In January, 2019, ULC convened leaders from 14 public library systems in Washington, D.C., to launch a conversation about artificial intelligence and digital citizenship and explore opportunities and roles for public libraries.

      Read the Press Release

    Glossary of Key Terms

    A critical first strep to driving conversations about securing digital citizenship is defining a shared language about emerging technologies and the rapid cultural and economic shift they are creating. Below is a continually updated glossary of key phrases and words that are essential to understanding the evolution of libraries and communities in the age of AI.


    Rule-based processes for analyzing data or completing tasks. Emerging technologies utilize algorithmic processes to perform complicated functions and calculations.

    Algorithmic literacy

    Understanding of the language, processes, implications and impacts of algorithm-driven technology.

    Artificial intelligence (AI)

    The use of data, sophisticated machines and algorithmic processes to simulate or extend human capacity to perform tasks or make informed decisions.

    Big data

    Highly complex data sets that cutting-edge computer systems are able to parse to provide broad insight about trends and patterns.

    Data science

    A broad field of study and practice that focuses on extracting insight from data using scientific approaches, mathematics, algorithms or computer programs.

    Deep learning

    The ability of computer systems to replicate or exceed human capacity to learn from patterns and examples, using sophisticated algorithmic processing models.

    Digital citizenship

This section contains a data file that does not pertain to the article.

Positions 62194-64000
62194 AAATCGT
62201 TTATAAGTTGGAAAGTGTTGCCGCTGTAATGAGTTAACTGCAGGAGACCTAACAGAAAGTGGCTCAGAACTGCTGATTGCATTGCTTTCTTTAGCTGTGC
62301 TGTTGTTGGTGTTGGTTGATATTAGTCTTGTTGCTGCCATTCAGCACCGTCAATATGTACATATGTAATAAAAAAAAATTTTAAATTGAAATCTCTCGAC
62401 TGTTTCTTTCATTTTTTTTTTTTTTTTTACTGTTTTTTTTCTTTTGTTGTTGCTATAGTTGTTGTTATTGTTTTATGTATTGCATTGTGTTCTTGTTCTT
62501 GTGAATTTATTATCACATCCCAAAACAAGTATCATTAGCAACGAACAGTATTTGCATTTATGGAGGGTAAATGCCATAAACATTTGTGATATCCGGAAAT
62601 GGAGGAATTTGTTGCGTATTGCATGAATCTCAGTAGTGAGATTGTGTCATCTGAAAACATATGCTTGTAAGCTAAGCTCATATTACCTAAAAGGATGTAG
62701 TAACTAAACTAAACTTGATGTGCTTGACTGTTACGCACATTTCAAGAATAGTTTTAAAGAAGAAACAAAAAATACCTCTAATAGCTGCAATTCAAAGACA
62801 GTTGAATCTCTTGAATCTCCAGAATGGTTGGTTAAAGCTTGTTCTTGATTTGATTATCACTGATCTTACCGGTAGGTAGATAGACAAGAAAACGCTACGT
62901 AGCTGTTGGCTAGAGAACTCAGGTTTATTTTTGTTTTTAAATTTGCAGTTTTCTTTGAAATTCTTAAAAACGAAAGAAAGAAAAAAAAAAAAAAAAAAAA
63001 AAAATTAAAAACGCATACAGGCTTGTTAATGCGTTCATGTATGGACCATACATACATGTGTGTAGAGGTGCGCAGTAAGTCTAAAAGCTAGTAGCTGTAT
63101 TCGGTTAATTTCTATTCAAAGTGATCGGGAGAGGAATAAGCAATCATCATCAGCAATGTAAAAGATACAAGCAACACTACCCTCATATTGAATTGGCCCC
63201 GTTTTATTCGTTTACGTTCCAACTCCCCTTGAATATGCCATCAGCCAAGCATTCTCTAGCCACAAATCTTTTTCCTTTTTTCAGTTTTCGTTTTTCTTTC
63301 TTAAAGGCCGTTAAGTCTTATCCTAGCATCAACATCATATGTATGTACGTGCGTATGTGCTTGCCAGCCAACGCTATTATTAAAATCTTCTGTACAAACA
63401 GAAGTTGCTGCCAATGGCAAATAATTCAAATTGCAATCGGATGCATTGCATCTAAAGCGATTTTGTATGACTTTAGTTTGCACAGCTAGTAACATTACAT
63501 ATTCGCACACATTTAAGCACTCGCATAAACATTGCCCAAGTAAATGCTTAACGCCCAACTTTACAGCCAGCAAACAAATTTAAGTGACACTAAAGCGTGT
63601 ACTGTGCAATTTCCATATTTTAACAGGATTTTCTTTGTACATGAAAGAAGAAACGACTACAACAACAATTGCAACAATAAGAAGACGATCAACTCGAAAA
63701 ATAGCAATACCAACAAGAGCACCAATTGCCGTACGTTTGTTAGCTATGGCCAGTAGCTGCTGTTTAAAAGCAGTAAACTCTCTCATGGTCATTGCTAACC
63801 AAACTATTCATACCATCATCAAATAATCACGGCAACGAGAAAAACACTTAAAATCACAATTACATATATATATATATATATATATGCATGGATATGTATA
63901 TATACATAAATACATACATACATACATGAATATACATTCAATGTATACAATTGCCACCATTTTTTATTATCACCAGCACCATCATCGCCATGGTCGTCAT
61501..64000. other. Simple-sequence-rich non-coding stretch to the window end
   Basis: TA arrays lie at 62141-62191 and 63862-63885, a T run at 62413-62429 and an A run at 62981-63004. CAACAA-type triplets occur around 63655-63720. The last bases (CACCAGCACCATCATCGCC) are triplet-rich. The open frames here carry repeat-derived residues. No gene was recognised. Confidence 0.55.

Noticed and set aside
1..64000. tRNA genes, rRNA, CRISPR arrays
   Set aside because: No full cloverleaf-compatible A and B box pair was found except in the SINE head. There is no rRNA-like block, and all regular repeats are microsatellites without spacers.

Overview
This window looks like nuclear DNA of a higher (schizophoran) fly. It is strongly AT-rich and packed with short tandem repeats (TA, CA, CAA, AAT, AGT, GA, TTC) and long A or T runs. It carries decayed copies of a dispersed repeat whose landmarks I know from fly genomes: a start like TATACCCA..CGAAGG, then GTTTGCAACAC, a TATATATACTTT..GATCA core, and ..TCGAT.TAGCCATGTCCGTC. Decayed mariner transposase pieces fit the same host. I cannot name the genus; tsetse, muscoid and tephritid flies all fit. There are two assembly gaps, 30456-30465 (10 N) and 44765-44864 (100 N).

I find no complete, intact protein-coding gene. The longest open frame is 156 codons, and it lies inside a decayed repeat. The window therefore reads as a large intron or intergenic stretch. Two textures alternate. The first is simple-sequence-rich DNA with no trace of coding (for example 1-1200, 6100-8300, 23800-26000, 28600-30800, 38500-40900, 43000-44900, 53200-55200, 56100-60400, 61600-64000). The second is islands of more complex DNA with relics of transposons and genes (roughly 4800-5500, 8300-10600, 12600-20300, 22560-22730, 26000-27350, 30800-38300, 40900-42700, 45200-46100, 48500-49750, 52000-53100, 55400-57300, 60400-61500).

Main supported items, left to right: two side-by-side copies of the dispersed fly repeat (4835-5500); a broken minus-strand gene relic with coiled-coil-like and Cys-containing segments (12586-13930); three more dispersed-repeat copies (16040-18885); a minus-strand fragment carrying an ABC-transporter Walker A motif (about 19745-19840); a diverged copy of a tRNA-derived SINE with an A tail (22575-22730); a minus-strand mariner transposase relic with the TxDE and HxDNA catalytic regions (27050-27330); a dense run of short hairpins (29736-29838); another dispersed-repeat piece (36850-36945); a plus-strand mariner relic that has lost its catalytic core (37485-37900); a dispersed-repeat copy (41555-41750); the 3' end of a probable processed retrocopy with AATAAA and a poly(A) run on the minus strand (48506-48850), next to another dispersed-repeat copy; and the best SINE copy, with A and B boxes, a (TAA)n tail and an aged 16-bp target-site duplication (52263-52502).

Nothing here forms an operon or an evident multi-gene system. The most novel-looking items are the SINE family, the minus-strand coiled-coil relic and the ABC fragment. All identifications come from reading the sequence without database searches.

The full range of experiences, opportunities and responsibilities of individuals engaged in the virtual world. Digital citizens not only have access to, and understanding of, the tools they need to work, learn and live online — they fully embrace their digital footprint as an extension of their identity.

    Digital democracy

    The institution of online systems, processes, access and policies that maximize the ability of all individuals to pursue their personal goals, regardless of their education, race, ethnicity, gender identity, sexual orientation, socioeconomic status, citizenship, location, age, ability or religion.

    General Data Protection Regulation (GDPR)

    Regulation implemented by the European Union in 2018 to increase the individual control, privacy and security of data for citizens of the EU and the European Economic Area (EEA). GDRP also serves to reshape business and regional approaches to data in order to advance protections for individuals across Europe. Learn more >

    Machine learning

    The research and applications of computer systems that are able to perform tasks using pattern recognition and inference to determine solutions, without being given explicit commands.


    A machine that is programmed to perform tasks using pre-determined routines or adaptive machine learning.